For some sports, the problem is too much media coverage. If the appointment of your head coach involves the paparazzi, go and read something else.
But for most other sports, the problem is getting enough people interested in what you’re doing.
The truth is that to regularly appear in the media in a way that suits you, you need to put in work. The days when a press release emailed to 200 journalists did a job are long gone – if it ever worked for you.
So here are nine tips on how to get media coverage that suits you.
1) Be clear about your aims. I covered this in my last blog about what to do when your sport wins an Olympic medal, but it’s true here too. Think about what your organisation is trying to achieve. Is it promotion of a particular initiative? Is it attracting a new sponsor? Is it getting the attention of a particular demographic?
2) Once you’ve done that, think about the people you want to reach with that project or objective. Is it politicians, women aged between 65 and 80, general practitioners, members of the public in Wolverhampton? Now use that knowledge to work out how to target them. Yes, a feature on Loose Women might be one way. But what other ways are there to reach them? Do your research but don’t be limited to traditional media. Are there bloggers, vloggers, podcasters who can help?
3) Now you’ve identified your target media, spend a bit of time familiarising yourself with what opportunities there are with them. Is there a columnist on that newspaper who is likely to be interested in what you have to say? Is there a regular space in that magazine for contributors like you? Is there an opportunity for you to provide a podcast guest?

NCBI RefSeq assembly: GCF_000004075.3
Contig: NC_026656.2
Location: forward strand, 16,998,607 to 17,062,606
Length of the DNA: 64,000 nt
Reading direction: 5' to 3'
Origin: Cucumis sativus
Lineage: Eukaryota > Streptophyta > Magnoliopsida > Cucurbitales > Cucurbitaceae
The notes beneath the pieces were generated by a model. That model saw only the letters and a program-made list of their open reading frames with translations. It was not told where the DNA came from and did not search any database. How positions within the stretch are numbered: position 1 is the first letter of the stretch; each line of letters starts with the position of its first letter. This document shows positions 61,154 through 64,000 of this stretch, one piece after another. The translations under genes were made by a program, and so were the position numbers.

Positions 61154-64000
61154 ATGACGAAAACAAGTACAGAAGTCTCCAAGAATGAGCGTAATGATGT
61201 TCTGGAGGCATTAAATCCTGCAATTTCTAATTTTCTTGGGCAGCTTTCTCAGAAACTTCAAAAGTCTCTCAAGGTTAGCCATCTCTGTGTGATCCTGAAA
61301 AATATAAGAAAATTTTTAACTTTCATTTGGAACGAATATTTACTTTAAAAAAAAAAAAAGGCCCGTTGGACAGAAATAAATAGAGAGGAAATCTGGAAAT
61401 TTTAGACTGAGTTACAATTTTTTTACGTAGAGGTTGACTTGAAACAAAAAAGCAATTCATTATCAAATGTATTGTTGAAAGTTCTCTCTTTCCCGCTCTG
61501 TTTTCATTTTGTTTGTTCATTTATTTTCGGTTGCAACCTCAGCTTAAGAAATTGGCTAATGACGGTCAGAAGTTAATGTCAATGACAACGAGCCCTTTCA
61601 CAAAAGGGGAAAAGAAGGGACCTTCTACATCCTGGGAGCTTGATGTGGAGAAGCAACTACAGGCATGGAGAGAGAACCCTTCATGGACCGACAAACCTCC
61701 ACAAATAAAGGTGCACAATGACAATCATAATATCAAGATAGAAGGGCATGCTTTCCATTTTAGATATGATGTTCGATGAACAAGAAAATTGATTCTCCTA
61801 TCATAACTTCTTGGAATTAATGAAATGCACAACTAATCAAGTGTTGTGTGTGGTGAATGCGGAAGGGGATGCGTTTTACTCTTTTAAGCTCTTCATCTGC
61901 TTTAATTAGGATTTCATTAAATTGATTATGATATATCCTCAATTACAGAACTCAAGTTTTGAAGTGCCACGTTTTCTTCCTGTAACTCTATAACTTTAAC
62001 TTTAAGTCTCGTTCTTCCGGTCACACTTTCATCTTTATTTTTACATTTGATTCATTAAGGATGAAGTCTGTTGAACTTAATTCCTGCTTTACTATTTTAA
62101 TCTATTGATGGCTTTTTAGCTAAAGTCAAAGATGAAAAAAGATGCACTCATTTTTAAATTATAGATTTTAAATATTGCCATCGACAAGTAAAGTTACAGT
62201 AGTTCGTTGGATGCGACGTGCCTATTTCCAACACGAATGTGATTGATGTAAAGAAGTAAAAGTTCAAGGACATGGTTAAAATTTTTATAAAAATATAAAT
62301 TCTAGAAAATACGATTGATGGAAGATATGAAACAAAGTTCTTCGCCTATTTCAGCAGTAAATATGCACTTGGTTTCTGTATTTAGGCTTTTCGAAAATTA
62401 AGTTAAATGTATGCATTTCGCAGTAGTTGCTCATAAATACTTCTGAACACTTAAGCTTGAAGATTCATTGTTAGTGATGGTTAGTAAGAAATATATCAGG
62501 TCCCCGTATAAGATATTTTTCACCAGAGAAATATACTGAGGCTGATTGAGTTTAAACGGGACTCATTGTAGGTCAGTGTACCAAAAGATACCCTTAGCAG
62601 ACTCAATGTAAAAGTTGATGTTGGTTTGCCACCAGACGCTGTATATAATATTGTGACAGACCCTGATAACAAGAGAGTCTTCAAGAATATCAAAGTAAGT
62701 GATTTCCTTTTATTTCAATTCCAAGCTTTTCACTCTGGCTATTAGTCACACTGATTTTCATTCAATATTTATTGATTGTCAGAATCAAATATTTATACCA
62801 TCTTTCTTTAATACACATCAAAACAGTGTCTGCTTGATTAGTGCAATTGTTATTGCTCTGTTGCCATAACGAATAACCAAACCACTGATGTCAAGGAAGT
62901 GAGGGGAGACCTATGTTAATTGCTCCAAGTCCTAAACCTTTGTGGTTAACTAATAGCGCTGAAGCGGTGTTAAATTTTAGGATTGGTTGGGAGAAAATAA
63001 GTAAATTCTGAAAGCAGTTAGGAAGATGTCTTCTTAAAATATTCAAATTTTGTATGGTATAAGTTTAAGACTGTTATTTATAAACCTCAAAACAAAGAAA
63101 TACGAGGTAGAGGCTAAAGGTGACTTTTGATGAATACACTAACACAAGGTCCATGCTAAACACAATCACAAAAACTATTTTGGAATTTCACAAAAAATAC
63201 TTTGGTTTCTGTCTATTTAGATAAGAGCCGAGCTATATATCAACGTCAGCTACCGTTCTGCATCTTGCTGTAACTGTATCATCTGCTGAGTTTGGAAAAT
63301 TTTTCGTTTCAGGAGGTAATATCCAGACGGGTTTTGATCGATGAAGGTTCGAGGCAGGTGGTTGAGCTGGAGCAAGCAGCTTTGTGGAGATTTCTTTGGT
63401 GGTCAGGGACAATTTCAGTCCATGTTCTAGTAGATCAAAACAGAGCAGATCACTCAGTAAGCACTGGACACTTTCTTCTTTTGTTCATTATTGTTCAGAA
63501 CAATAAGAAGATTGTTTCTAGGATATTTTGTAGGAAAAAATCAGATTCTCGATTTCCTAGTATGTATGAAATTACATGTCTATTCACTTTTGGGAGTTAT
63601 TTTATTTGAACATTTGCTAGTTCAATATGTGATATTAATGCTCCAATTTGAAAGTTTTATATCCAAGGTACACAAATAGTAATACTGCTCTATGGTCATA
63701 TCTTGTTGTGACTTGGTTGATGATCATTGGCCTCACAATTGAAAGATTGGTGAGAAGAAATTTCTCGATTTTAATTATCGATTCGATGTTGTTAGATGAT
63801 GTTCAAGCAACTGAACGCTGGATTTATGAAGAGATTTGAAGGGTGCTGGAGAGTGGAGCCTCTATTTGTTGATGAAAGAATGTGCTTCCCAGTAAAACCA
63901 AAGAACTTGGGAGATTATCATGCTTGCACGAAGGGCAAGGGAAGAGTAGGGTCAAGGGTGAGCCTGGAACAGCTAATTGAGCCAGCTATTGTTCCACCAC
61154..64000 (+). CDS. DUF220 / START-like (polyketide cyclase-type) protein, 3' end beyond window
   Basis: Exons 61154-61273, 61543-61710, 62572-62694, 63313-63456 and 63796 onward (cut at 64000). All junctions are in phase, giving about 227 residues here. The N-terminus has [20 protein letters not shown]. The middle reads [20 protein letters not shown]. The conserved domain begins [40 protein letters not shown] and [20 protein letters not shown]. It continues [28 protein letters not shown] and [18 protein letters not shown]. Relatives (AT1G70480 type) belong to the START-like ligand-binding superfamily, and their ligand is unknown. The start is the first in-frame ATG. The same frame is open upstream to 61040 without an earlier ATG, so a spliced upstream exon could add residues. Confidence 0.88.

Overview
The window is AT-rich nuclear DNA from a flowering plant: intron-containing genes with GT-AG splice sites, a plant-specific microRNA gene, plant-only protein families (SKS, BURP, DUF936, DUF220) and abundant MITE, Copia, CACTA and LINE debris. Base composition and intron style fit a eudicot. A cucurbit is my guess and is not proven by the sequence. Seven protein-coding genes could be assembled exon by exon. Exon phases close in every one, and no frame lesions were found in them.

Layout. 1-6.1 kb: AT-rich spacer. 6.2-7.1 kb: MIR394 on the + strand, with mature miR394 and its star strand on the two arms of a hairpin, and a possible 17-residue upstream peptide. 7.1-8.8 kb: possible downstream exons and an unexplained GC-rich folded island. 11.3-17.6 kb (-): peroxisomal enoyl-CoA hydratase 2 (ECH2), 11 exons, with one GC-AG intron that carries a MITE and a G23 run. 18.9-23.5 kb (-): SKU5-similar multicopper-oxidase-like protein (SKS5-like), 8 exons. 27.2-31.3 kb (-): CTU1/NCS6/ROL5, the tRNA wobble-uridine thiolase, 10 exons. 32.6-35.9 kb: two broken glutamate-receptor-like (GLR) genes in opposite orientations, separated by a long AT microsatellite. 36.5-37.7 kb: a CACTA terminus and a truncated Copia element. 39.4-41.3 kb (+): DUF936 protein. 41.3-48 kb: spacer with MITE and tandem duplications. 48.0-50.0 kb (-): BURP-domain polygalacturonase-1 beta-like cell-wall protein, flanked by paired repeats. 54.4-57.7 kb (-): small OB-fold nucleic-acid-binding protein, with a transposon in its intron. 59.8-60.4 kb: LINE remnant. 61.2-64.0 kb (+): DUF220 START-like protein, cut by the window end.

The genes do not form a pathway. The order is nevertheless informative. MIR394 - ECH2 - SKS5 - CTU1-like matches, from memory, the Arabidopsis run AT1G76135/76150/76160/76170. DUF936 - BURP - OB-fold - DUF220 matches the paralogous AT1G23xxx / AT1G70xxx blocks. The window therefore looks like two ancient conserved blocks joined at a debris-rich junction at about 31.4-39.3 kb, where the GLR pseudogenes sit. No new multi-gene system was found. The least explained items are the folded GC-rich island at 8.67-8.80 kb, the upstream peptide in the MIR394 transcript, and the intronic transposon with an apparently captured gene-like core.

4) At the same time, think about your assets. What is going on in your organisation which might fit the bill for your target media? This could be a particularly interesting participant; an event which has a unique component which will appeal to the writer/broadcaster; a dynamic staff member; an elite athlete with a particular outside interest; some academic research you have conducted; a poll etc.
5) Draft a pitch to your target. Bear in mind that they are likely to be busy – like you. So be pithy. Be interesting. Whether you email or call, get to the heart of your story quickly – no beating around the bush with intros or lots of background. Write or speak as if you had 30 seconds to describe the story to a friend. People have different tolerances to detail, depending on their personality type, but err on the side of brevity. You can always provide more detail when they ask for it.
6) Manage your expectations. If media relations was easy, everyone would be in the media all the time. But even if your story doesn’t get picked up this time, you are at least starting a conversation. It could be that the journalist ignores your email today but calls you in a month to speak about something related now you’re in their inbox.
7) But even if you don’t get an email back, follow up. Try calling and asking if they’ve seen your email. You might get short shrift but don’t let that get you down – some humans aren’t as well-mannered as you. But you might also just remind them of that interesting email they didn’t respond to when it arrived because they were on a deadline.
8) Be prepared to work some more. Make it as easy as possible for the person you want to engage. Be flexible if they want to speak to you at a specific time. Make sure you deliver on any promises – for example, supplying photos or video. Be prepared to go the extra mile to provide a case study or a quote.
9) Never count your chickens. There’s lots that can happen between getting an agreement and getting in print/on air. So don’t be disappointed if a yes turns into a no. Dust yourself down and go again.